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It is said that pigeons live on average to be about 10-15 years old. I believe this is for captive or racing pigeons. The average feral pigeon living in the wild would most likely have a reduced lifespan since they have no one to care for them against the elements, disease and predators.

The oldest recorded pigeon (that I could find info about) was a red checker cock called Kaiser. He was born in 1917 and died in 1949 at the age of 32 ½. Kaiser was in fact a German war pigeon who was captured by the Americans in 1918 and used by them for breeding.

Kaiser, WWI Captured German War Pigeon:

  • “Kaiser” 1917-1949
  • Band # 17-47-0-350
  • Red Checker Cock
  • Bred and trained by the German Imperial Crown
  • Captured by the Americans in 1918 during the Meuse Argonne offensive
  • Assigned to the US army signal corps, Fort Monmouth, N.J and Camp Crowder, MO.
  • Handled by Col. Clifford Algy Poutre from 1936-1943
  • Kaiser lived for 32½ years
  • Specialty: outstanding breeder

This photo of Kaiser was taken in 1938, US Army Signal Corps Lofts, Fort Monmouth, N.J.

Martha – the last passenger pigeon:

The second oldest pigeon was Martha, the last passenger pigeon. She hatched in a zoo in 1885 and died in 1914, aged 29. The sad and poignant story of the now extinct passanger pigeon species can be read here: In Memory of Martha

A live passenger pigeon in 1898 (Note: I don't know if this is Martha)

PORTRAIT OF A PIGEON

By Wilson P. Dizard
Published in The New York Times, February 24, 1946

Technically, Kaiser could be called a traitor to the Imperial Crown of Germany. A soldier of fortune, he has served under two flags in two international wars. This may seem surprising when one considers that Kaiser is 29 years old and that his kind has always been regarded as a symbol of peace. But Kaiser carries no olive branch in his bill-he’s a Regular Army Flier, assigned to the United States Signal Corps, and the oldest pigeon known to history.

Kaiser was hatched in Germany in February, 1917, and was trained as a military homing pigeon for the German Army. The famous bird was captured when the Yanks stormed an enemy front-line trench during the Meuse offensive in 1918. He was brought to this country and assigned to the Signal Corps Pigeon Center, Fort Monmouth, N.J., until August, 1942, at which time he was transferred to Camp Crowder, Mo., the Army’s pigeon-breeding center.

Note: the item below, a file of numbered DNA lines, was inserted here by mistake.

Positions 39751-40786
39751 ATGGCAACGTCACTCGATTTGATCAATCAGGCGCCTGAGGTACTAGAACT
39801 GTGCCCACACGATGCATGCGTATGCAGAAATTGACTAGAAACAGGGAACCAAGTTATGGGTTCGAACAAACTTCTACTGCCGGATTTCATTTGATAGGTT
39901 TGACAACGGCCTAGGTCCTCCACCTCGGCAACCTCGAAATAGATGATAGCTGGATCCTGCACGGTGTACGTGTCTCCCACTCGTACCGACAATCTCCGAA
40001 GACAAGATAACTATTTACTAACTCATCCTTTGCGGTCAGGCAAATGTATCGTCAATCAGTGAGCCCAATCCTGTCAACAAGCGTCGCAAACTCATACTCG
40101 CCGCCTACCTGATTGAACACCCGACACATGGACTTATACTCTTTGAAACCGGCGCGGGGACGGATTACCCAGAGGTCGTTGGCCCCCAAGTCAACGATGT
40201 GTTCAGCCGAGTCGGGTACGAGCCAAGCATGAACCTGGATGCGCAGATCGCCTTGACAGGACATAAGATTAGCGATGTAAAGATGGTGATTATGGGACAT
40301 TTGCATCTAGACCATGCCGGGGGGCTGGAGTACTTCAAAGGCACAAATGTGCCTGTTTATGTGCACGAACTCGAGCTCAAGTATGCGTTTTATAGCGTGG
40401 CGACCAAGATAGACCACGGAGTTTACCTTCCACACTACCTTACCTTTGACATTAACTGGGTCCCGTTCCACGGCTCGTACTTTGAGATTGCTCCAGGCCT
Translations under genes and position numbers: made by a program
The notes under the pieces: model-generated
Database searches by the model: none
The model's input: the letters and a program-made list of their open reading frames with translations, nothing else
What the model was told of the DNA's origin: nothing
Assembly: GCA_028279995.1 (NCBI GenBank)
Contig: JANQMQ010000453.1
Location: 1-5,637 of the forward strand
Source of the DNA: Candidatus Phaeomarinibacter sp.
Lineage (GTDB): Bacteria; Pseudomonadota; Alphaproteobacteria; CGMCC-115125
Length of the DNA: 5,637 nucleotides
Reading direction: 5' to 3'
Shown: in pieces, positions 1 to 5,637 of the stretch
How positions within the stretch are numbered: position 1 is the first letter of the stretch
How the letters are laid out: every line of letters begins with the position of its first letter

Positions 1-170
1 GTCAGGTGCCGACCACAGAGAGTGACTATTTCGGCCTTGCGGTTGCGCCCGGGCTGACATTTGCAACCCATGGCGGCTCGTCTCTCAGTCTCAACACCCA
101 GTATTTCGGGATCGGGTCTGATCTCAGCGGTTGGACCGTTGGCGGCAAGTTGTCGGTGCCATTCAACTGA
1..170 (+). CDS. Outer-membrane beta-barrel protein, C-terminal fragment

In terms of human ages, Kaiser is a cool 140 years old-the normal life span of a pigeon being from 5 to 8 years. Despite his advanced age, Kaiser has continued to father large groups of homing pigeons. He astounded his keepers and pigeon breeders all over the country last year by fathering seven youngsters. The breeders shook their heads and said that because of Kaiser’s age his youngsters would be useless as military homing pigeons. They took it all back when one of them, Little Caesar, won a 320-mile race from Dallas to Camp Crowder in competition with some of the best birds in the Army.

There is no logical explanation for the Kaiser’s hardiness except for the fact that he lives under ideal conditions at the Crowder lofts. He and the latest of his many mates, Lady Belle, live alone in a white loft away from the other loft buildings. The only difference between their loft and those of the other pigeons is that Kaiser and Lady Belle have an electric heater-a small concession to Kaiser’s old age.

Although a “member” of the United States Army, Kaiser still wears a seamless aluminum identification band on his left leg, bearing the seal of the German Imperial Crown. This band was placed there by his German keepers when he was a week old, and it cannot be removed unless cut from the leg.

(From: http://pigeonsincombat.com/thepigeoneerswebpage.html)